The Hindenburg Disaster


May 6th 1937. Lakehurst, N.J. It was to be a routine assignment. Assembled as part of a massive PR campaign by the Hindenburg’s parent company in Germany, twenty-two bored still and newsreel photographers were on hand for the landing of 803-feet dirigible Hindenburg. As Murray Becker of Associated Press was framing the picture, the airship literally exploded in his lens.

Being the experienced photographers, Becker and his colleagues (most notably Bill Deekes, Sam Shere, Gus Pasquarella and Bill Springfield) reacted alike and within the 47 seconds of destruction, each made just one shot–the peak of the explosion. All four are nearly identical–the dirigible in the air, mid-section to stern a mass of flames. Becker himself took 15 shots, from first flare-up to the rescue of survivors. When it was over and his film holders were headed for Newark to be processed, Mr. Becker sat down and wept.

Probably one of the most famous disasters of the 20th century, the explosion wasn’t all that deadly. Of the 97 people aboard, 62 survived. (Just four years earlier, the airship U.S.S. Akron had crashed into the Atlantic killing more than twice as many people.) But terrifying photographs and quotable lines (“Oh, the humanity!”) outweighed body counts. Hidden behind the shock and horror were palpable signs of glee that Hindenburg — that darling of Nazi rallies at Nuremberg, that technological colossus that hovered over the Berlin Olympics with a huge swastika painted on its tailfin — had met such an embarrassing end.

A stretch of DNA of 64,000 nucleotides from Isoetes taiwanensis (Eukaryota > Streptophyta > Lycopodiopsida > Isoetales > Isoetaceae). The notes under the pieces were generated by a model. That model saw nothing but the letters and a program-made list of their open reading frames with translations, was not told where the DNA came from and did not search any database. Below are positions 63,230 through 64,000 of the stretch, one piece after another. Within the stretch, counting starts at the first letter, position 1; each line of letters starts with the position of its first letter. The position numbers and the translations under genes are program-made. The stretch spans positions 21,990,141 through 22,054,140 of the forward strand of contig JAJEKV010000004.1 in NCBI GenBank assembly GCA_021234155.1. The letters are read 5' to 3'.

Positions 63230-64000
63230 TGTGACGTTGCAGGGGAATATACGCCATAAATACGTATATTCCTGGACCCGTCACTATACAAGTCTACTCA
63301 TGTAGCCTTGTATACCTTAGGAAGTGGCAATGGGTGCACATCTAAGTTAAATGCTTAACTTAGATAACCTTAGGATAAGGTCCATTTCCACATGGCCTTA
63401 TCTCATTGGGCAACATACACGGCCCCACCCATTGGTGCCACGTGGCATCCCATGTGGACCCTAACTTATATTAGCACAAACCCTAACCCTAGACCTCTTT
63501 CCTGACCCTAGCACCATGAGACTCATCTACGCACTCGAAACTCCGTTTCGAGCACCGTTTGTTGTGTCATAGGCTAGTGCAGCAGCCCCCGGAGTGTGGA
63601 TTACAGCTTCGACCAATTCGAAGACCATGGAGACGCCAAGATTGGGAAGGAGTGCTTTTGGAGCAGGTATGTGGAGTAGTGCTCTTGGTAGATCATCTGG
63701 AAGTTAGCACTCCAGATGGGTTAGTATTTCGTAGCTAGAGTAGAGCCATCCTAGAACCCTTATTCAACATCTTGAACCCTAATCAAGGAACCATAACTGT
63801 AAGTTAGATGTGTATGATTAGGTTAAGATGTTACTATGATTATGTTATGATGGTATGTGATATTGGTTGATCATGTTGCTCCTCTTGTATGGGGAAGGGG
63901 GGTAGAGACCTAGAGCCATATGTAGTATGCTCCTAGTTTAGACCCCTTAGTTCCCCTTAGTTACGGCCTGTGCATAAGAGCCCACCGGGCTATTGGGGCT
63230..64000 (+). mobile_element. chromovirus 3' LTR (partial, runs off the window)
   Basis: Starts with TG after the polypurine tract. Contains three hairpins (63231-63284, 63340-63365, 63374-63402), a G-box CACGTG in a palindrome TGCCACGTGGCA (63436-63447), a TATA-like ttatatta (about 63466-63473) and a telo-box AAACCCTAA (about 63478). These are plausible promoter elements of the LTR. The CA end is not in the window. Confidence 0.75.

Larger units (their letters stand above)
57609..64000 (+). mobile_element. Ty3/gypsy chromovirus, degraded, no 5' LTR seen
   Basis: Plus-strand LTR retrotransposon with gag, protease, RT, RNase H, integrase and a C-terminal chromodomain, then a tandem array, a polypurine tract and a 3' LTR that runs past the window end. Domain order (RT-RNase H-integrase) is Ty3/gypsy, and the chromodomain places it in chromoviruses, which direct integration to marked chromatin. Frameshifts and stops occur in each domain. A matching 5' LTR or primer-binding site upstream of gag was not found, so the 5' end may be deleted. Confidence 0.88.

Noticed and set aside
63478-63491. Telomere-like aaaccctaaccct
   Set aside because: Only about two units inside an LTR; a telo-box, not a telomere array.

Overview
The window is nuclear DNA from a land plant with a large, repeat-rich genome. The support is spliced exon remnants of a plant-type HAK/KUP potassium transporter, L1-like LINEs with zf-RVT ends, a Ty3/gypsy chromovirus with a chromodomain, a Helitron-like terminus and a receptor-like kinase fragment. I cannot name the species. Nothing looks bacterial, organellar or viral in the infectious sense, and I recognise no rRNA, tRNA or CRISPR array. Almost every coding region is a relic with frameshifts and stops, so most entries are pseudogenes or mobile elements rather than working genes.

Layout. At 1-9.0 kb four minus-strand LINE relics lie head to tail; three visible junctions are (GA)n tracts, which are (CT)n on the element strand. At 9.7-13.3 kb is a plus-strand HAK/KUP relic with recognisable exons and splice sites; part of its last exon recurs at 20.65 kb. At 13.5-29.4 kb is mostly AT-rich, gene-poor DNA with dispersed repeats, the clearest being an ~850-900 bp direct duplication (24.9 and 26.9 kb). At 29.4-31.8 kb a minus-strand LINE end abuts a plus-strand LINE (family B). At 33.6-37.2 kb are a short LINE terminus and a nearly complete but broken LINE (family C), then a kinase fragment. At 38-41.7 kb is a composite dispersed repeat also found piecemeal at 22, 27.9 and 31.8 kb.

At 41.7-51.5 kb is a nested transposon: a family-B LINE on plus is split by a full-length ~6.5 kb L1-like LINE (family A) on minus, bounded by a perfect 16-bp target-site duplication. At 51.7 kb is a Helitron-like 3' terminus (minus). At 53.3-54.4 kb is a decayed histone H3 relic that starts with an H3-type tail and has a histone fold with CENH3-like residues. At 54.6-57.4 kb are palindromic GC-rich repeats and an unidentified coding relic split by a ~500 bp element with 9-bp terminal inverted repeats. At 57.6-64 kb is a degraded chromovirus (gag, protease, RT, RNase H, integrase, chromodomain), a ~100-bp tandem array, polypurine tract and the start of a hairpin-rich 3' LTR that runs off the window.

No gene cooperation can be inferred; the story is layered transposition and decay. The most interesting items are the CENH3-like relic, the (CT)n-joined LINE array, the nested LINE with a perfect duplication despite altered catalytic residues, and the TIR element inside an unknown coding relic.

Life magazine dedicated a 4-page tribute. Worldwide publicity of the well-documented disaster shattered the public’s faith in Zeppelins, which were, at the time, considered the safest mode of air travel available. The incident killed the use of dirigibles as a commercially viable mode of passenger transport, ending the golden age of the airship not with a whimper, but with a horrific bang that was photographed and then syndicated around the globe.

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